Local is Lovely

There are many more other terrific books I’ve enjoyed: they've contributed to my knowledge and filled me with warmth, inspiration and wonder, but limited space prevents me from mentioning them all individually. The following two Australian titles are still on the night table, either in early progress, or about to be tackled.

The Biggest Estate on Earth: How Aborigines Made Australia, Bill Gammage

Published last year, it immediately started attracting awards like prickles to wooly socks. I saw Bill speak at the State Library earlier in the year, and have been saving up his book as a special treat. I've only just started it and already the depth of research is evident and compelling. His thesis: that the land Europeans perceived as 'untouched wilderness' in 1788 was in fact the result of deliberate, long-term, and continent-wide management by aborigines, who particularly used fire to manage reliable plant and animal cropping.

Let the Land Speak A History of Australia: How the land created our nation, Jackie French

Himself is nearly finished this one, which is going to be a fascinating read, if the numerous quotable facts and curiosities shared to date is anything to go by.

The last two books are also by Australian authors I've spent time with this year, whose work I'm delighted to share with you.

A Singular Vision: Harry Seidler, Helen O'Neill

I had the singular pleasure of hosting a conversation with Helen O’Neill at the Brisbane launch of her biography of Harry Seidler, the Austrian-born, Canadian-interned, Harvard-educated architect, who became one of the most divisive figures in Sydney during his four-plus decade career in that city. This beautifully produced book tells the story of the man behind the headlines. It’s a must-read for anyone interested in the development of modernist architecture in Australia, and in the stories of the many migrants who have contributed to our growth and success.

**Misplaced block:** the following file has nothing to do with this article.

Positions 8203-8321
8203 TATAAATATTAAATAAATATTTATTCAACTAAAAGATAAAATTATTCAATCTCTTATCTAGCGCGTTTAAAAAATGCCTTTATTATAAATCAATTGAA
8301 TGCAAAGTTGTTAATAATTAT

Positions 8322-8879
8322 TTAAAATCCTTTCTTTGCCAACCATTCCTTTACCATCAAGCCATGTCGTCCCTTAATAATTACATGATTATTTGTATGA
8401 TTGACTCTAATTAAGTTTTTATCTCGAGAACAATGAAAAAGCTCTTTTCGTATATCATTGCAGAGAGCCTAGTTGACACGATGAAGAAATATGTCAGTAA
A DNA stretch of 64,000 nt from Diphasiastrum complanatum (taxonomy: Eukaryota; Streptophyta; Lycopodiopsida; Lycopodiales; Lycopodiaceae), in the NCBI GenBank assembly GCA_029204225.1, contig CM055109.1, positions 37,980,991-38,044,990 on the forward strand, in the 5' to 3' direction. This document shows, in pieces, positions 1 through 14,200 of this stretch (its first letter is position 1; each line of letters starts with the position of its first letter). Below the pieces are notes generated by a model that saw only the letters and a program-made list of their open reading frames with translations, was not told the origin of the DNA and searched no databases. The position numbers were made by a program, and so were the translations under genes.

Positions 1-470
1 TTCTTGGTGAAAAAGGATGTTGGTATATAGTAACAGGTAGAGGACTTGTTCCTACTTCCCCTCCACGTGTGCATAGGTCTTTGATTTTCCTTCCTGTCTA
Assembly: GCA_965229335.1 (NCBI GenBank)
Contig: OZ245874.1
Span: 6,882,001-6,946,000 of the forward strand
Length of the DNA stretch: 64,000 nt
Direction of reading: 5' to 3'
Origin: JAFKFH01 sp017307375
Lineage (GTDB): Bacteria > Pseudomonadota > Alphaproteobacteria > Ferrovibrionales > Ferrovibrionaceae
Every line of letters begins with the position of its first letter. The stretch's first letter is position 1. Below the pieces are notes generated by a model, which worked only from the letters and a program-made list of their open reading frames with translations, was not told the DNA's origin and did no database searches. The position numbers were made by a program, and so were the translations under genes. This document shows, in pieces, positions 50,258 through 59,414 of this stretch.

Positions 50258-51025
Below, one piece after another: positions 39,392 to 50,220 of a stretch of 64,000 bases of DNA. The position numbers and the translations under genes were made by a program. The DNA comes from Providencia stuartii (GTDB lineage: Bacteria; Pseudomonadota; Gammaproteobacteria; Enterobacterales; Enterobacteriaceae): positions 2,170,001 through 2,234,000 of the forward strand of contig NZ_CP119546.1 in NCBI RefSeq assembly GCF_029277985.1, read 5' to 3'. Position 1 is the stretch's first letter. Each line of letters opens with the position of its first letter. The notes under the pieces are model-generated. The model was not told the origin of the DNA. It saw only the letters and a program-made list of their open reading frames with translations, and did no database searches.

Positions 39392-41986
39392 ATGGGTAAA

Know the Rules, Nicole Arnett Phillips

Nicole contributed so much to the success of Future Park that it gives me enormous pleasure to end my list with this limited edition book exploring her “passion for print, love for letterforms and design research and creative exploration.” Nicole has produced Know the Rules through her own private press, Glyphs and Graphemes. The success of this edition in finding an appreciative audience gives me enormous personal pleasure, and confirms my belief that I'm not alone in loving bespoke design, personal artistry and craftsmanship, and the tactile delights of books.

Pages from  Know the Rules , by Nicole Arnett Phillips.

Pages from Know the Rules, by Nicole Arnett Phillips.

But now it’s over to you.

What has most inspired your connection with landscape this year? Has it been anything on the list? Perhaps something else has inspired you to think differently about your garden or park, your project, city or country.

I’d love to know, so please drop a line in the comments below.

Of course if you know anyone who’d enjoy this article, please feel free to share. There will be more from the wonderful world of landscape, architecture and design next week.

 

All images Amalie Wright.